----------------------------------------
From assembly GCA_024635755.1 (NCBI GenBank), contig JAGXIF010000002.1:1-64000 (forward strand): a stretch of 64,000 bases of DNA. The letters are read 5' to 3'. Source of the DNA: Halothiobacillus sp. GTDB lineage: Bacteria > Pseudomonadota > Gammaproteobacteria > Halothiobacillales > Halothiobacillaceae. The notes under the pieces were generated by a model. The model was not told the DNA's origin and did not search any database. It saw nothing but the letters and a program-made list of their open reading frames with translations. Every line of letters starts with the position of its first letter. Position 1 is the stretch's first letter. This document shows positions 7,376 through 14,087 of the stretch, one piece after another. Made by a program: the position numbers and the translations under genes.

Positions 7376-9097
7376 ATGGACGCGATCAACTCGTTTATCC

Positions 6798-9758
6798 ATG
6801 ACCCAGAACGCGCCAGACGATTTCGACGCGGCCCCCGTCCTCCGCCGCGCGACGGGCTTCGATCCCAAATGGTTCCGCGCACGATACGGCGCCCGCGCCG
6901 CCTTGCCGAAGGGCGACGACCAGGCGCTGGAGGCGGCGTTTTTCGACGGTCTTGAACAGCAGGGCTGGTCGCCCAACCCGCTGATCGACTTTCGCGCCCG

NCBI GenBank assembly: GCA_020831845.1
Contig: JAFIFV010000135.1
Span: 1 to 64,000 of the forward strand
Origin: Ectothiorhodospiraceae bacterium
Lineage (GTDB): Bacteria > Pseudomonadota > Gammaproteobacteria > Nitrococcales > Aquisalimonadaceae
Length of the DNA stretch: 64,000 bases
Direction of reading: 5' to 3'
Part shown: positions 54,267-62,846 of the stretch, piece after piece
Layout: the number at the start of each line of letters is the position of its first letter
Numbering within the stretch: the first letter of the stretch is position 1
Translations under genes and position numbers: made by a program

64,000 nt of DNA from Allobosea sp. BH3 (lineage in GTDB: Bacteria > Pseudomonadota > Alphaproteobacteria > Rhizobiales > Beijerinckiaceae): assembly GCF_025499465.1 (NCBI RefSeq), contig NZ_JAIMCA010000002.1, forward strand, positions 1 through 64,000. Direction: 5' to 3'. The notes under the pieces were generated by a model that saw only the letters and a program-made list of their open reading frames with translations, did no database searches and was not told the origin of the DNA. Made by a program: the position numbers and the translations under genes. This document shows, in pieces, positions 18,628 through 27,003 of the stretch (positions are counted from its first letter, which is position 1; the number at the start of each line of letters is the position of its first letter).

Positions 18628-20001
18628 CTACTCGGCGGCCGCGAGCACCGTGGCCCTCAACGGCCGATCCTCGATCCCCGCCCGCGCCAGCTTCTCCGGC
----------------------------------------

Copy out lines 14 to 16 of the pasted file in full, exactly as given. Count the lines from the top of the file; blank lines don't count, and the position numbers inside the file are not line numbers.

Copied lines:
Direction of reading: 5' to 3'
Part shown: positions 54,267-62,846 of the stretch, piece after piece
Layout: the number at the start of each line of letters is the position of its first letter